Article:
The Dawning of a New Dark Age – Paperback, direct from the publishers (US) >>>

4 comments:

Cubby B. said...

I am so surprised at the reaction to a book that has not even been published let alone read by the public.
Whoever would have thought that there would be a negative reaction to a book about a young women abused by an ageing peadophile lover.
I thought we lived in the Liberal 21st. Century.
When I saw the name Spellberg, I almost thought it was "Spielberg!"
Now that would be a turn up for the books!!!
I had already started to think "Hollywood Blockbuster" until the fits of laughter died down.
What a shame.
I could see all those CGI images of Angels giving it some in the desert.
Wow, that would be some movie!

Mark said...

cubby b:

Whoever would have thought that there would be a negative reaction to a book about a young women abused by an ageing peadophile lover.

Yes, that is a surprise, isn't it? One would have thought there'd be outrage.

I thought we lived in the Liberal 21st. Century.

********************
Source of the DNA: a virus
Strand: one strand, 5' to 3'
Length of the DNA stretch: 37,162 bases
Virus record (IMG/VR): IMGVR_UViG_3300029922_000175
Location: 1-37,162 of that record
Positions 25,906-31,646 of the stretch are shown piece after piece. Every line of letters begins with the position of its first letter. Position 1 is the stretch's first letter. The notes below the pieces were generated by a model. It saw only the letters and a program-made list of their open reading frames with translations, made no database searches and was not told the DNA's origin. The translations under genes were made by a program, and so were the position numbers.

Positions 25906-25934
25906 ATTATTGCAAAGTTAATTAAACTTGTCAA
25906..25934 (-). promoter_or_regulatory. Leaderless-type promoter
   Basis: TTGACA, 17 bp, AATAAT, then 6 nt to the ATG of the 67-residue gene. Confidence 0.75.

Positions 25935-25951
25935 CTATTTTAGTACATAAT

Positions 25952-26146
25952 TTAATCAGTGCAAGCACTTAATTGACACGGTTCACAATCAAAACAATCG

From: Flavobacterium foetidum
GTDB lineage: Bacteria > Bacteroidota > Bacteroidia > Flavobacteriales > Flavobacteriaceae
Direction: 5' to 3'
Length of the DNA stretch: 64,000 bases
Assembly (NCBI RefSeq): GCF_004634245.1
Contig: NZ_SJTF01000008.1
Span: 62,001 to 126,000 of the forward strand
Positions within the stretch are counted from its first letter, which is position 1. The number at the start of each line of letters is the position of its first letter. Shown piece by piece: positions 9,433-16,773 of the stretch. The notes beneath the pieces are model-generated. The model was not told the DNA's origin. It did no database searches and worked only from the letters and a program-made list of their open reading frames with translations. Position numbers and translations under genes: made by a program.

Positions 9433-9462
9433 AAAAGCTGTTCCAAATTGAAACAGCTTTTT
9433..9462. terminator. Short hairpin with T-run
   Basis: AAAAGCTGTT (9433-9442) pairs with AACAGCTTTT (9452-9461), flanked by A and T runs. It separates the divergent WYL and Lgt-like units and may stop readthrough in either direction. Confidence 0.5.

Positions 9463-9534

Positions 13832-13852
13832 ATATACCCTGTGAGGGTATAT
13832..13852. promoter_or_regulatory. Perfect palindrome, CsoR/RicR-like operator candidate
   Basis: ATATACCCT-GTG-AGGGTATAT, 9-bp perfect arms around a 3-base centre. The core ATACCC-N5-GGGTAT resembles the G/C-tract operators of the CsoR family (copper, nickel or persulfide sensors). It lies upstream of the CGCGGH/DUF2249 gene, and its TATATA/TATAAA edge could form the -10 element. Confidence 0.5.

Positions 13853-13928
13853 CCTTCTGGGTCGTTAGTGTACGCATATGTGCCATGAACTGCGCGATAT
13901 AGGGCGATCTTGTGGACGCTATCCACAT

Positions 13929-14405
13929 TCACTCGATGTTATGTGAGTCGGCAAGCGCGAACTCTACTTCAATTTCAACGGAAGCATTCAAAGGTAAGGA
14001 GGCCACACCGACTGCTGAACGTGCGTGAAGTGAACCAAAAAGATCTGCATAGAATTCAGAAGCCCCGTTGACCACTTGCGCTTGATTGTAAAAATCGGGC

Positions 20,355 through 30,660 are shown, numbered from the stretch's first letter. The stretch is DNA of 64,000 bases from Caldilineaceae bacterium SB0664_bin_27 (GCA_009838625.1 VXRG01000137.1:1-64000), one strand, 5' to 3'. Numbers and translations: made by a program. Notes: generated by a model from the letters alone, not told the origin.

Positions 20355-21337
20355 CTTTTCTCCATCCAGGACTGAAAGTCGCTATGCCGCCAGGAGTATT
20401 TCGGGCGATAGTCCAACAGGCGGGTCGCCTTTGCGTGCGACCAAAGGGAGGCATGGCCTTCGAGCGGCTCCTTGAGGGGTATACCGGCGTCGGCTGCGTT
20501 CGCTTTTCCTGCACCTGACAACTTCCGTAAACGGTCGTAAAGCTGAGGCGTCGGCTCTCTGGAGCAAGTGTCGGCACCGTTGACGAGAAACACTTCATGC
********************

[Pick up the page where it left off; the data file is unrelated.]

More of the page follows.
Is it so liberal anymore? Restrictions are closing in on us. So many activities have been banned in the UK, for instance. Even international Internet image hosting outfits are very sensitive. I have had several harmless photos pulled, so I don't see things as liberal as they used to be.

Anonymous said...

Well it shows that an unguarded and weak Liberalism is not able to withstand the pressures it is beginning to feel.
It was a great experiment but it has opened the door to those who do not recognise weakness or liberal thought as something worthy of support.
In any case, there is a huge gulf between Liberal political values, and the Liberalism of our modern day politicians.
Such finesse falls on deaf ears when the muezzin starts intoning the call to prayer, the battle cry of jihad.

Mark said...

Anonymous:

Superbly put! I couldn't agree with you more!